Define neighbors and create weights matrix

> boston<-readOGR(dsn="F:/R/shapefiles",layer="boston")

> class(boston)

> boston$LOGMEDV<-log(boston$CMEDV)

> coords<-coordinates(boston)

> IDs<-row.names(as(boston, "data.frame"))

> bost_kd1<-dnearneigh(coords, d1=0, d2=3.973, row.names=IDs)

> plot(boston)

> plot(bost_kd1, coords, add=T)

> bost_kd1_w<- nb2listw(bost_kd1)

Moran’s I on the DV

> moran.test(boston$LOGMEDV, listw=bost_kd1_w)

Moran's I test under randomisation

data: boston$LOGMEDV

weights: bost_kd1_w

Moran I statistic standard deviate = 24.5658, p-value < 2.2e-16

alternative hypothesis: greater

sample estimates:

Moran I statistic Expectation Variance

0.3273430100 -0.0019801980 0.0001797138

Moran Plot for the DV

> moran.plot(boston$LOGMEDV, bost_kd1_w, labels=as.character(boston$ID))

OLS Regression

bostlm<-lm(LOGMEDV~RM + LSTAT + CRIM + ZN + CHAS + DIS, data=boston)

Residuals:

Min 1Q Median 3Q Max

-0.71552 -0.11248 -0.02159 0.10678 0.93024

Coefficients:

Estimate Std. Error t value Pr(>|t|)

(Intercept) 2.8718878 0.1316376 21.817 < 2e-16 ***

RM 0.1153095 0.0172813 6.672 6.70e-11 ***

LSTAT -0.0345160 0.0019665 -17.552 < 2e-16 ***

CRIM -0.0115726 0.0012476 -9.276 < 2e-16 ***

ZN 0.0019330 0.0005512 3.507 0.000494 ***

CHAS 0.1342672 0.0370521 3.624 0.000320 ***

DIS -0.0302262 0.0066230 -4.564 6.33e-06 ***

---

Residual standard error: 0.2081 on 499 degrees of freedom

Multiple R-squared: 0.7433, Adjusted R-squared: 0.7402

F-statistic: 240.8 on 6 and 499 DF, p-value: < 2.2e-16

Checking residuals for spatial autocorrelation

> boston$lmresid<-residuals(bostlm)

> lm.morantest(bostlm, bost_kd1_w)

Global Moran's I for regression residuals

Moran I statistic standard deviate = 5.8542, p-value = 2.396e-09

alternative hypothesis: greater

sample estimates:

Observed Moran's I Expectation Variance

0.0700808323 -0.0054856590 0.0001666168

Determining the type of dependence

> lm.LMtests(bostlm, bost_kd1_w, test="all")

Lagrange multiplier diagnostics for spatial dependence

LMerr = 26.1243, df = 1, p-value = 3.201e-07

LMlag = 46.7233, df = 1, p-value = 8.175e-12

RLMerr = 5.0497, df = 1, p-value = 0.02463

RLMlag = 25.6486, df = 1, p-value = 4.096e-07

SARMA = 51.773, df = 2, p-value = 5.723e-12

- Robust tests used to find a proper alternative
- Only use robust forms when BOTH LMErr and LMLag are significant

One more diagnostic…

> install.packages(“lmtest”)

> library(lmtest)

> bptest(bostlm)

studentizedBreusch-Pagan test

data: bostlm

BP = 70.9173, df = 6, p-value = 2.651e-13

- Indicates errors are heteroskedastic
- Not surprising since we have spatial dependence

Running a spatial lag model

> bostlag<-lagsarlm(LOGMEDV~RM + LSTAT + CRIM + ZN + CHAS + DIS, data=boston, bost_kd1_w)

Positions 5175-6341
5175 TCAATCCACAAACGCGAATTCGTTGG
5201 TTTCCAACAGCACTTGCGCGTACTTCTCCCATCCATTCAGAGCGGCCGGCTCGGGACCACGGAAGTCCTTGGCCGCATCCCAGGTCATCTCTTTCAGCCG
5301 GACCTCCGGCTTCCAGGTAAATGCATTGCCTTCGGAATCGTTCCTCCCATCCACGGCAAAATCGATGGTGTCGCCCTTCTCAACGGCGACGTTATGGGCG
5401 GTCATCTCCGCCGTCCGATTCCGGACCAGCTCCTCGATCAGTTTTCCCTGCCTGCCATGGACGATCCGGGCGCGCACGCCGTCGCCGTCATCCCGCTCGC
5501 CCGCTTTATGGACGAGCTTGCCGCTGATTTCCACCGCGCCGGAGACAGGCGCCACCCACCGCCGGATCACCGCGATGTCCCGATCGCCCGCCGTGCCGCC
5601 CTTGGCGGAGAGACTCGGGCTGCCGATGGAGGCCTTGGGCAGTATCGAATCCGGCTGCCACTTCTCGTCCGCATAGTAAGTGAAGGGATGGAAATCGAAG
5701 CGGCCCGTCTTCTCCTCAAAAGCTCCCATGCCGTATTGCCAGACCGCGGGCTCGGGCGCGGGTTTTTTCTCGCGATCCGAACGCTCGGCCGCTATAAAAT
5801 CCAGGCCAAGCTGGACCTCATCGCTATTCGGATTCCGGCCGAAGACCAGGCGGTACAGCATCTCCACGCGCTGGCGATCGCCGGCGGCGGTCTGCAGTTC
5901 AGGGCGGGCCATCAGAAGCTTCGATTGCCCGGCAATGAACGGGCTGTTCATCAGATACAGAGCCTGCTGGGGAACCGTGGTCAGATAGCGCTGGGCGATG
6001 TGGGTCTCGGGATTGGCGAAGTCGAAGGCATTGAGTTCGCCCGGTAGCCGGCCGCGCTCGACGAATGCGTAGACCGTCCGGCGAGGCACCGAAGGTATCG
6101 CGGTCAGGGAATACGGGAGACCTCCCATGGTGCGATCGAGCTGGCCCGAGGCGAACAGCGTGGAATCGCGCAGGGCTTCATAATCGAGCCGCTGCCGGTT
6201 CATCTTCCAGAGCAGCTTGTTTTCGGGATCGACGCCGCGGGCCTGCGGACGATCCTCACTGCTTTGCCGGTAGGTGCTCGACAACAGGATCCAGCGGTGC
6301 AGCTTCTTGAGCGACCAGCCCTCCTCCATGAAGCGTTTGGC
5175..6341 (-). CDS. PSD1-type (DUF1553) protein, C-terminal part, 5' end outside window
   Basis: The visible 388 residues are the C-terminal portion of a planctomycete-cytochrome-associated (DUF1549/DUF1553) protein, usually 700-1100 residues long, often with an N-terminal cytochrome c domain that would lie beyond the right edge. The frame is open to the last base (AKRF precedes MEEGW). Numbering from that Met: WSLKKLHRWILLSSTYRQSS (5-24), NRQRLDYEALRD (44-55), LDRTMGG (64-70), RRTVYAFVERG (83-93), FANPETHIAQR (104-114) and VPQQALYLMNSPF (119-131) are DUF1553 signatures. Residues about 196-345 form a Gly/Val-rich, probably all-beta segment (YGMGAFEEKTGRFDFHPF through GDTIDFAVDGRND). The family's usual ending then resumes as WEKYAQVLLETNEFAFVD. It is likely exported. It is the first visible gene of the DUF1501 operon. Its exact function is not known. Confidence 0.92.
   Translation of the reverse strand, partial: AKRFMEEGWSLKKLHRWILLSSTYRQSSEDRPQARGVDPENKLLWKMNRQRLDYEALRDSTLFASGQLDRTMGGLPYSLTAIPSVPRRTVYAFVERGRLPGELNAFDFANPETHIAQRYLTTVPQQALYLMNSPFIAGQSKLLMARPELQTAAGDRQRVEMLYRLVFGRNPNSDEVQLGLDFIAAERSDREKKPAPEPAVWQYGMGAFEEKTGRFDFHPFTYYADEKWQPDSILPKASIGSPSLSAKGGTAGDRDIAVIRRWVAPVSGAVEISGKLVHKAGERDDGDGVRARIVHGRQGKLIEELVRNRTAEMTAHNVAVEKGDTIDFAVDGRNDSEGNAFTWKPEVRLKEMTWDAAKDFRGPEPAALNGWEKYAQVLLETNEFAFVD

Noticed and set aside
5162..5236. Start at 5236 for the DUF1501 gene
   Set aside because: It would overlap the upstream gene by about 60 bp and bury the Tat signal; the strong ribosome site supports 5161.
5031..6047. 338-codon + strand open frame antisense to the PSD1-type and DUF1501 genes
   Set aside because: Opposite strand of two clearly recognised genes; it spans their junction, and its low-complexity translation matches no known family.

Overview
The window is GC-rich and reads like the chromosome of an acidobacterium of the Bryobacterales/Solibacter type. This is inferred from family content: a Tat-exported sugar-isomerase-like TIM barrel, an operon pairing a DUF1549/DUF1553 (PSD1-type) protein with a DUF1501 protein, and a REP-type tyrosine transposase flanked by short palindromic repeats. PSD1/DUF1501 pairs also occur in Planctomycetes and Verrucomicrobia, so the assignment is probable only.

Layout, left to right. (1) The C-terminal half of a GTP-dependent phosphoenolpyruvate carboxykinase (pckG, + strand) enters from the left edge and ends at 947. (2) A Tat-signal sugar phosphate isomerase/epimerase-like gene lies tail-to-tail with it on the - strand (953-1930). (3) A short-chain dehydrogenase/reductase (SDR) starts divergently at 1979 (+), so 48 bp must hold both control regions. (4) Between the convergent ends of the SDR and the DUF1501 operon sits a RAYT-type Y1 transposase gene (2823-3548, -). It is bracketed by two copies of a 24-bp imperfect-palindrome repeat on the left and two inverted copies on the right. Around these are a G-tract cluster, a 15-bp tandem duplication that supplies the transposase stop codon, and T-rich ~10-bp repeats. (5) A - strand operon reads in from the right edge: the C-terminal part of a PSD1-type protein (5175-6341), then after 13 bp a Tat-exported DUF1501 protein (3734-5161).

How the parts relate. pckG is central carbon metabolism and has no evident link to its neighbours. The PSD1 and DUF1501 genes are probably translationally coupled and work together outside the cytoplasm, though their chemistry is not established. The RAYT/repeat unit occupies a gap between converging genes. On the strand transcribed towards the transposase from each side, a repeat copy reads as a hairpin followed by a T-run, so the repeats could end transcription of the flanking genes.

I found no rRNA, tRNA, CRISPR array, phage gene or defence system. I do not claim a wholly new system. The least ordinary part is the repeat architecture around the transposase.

Type: lag

Coefficients: (asymptotic standard errors)

Estimate Std. Error z value Pr(>|z|)

(Intercept) 1.94228260 0.19267675 10.0805 < 2.2e-16

RM 0.10158292 0.01655116 6.1375 8.382e-10

LSTAT -0.03227679 0.00192717 -16.7483 < 2.2e-16

CRIM -0.01033127 0.00120283 -8.5891 < 2.2e-16

ZN 0.00166558 0.00052968 3.1445 0.001664

CHAS 0.07238573 0.03608725 2.0059 0.044872

DIS -0.04285133 0.00655158 -6.5406 6.127e-11

Rho: 0.34416, LR test value:37.426, p-value:9.4936e-10

Asymptotic standard error: 0.051967

z-value: 6.6226, p-value: 3.5291e-11

Wald statistic: 43.859, p-value: 3.5291e-11

Log likelihood: 98.51632 for lag model

ML residual variance (sigma squared): 0.03944, (sigma: 0.1986)

AIC: -179.03, (AIC for lm: -143.61)

A few more diagnostics

LM test for residual autocorrelation

test value: 1.9852, p-value: 0.15884

> bptest.sarlm(bostlag)

studentizedBreusch-Pagan test

data:

BP = 60.0237, df = 6, p-value = 4.451e-11

- LM test suggests there is no more spatial autocorrelation in the data
- BP test indicates remaining heteroskedasticity in the residuals
- Most likely due to misspecification

Running a spatial error model

> bosterr<-errorsarlm(LOGMEDV~RM + LSTAT + CRIM + ZN + CHAS + DIS, data=boston, listw=bost_kd1_w)

Type: error

Coefficients: (asymptotic standard errors)

Estimate Std. Error z value Pr(>|z|)

(Intercept) 2.96330332 0.13381870 22.1442 < 2.2e-16

RM 0.09816980 0.01700824 5.7719 7.838e-09

LSTAT -0.03413153 0.00194289 -17.5674 < 2.2e-16

CRIM -0.01055839 0.00125282 -8.4277 < 2.2e-16

ZN 0.00200686 0.00062018 3.2359 0.001212

CHAS 0.06527760 0.03766168 1.7333 0.083049

DIS -0.02780598 0.01064794 -2.6114 0.009017

Lambda: 0.59085, LR test value: 24.766, p-value: 6.4731e-07

Asymptotic standard error: 0.086787

z-value: 6.8081, p-value: 9.8916e-12

Wald statistic: 46.35, p-value: 9.8918e-12

Log likelihood: 92.18617 for error model

ML residual variance (sigma squared): 0.03989, (sigma: 0.19972)

AIC: -166.37, (AIC for lm: -143.61)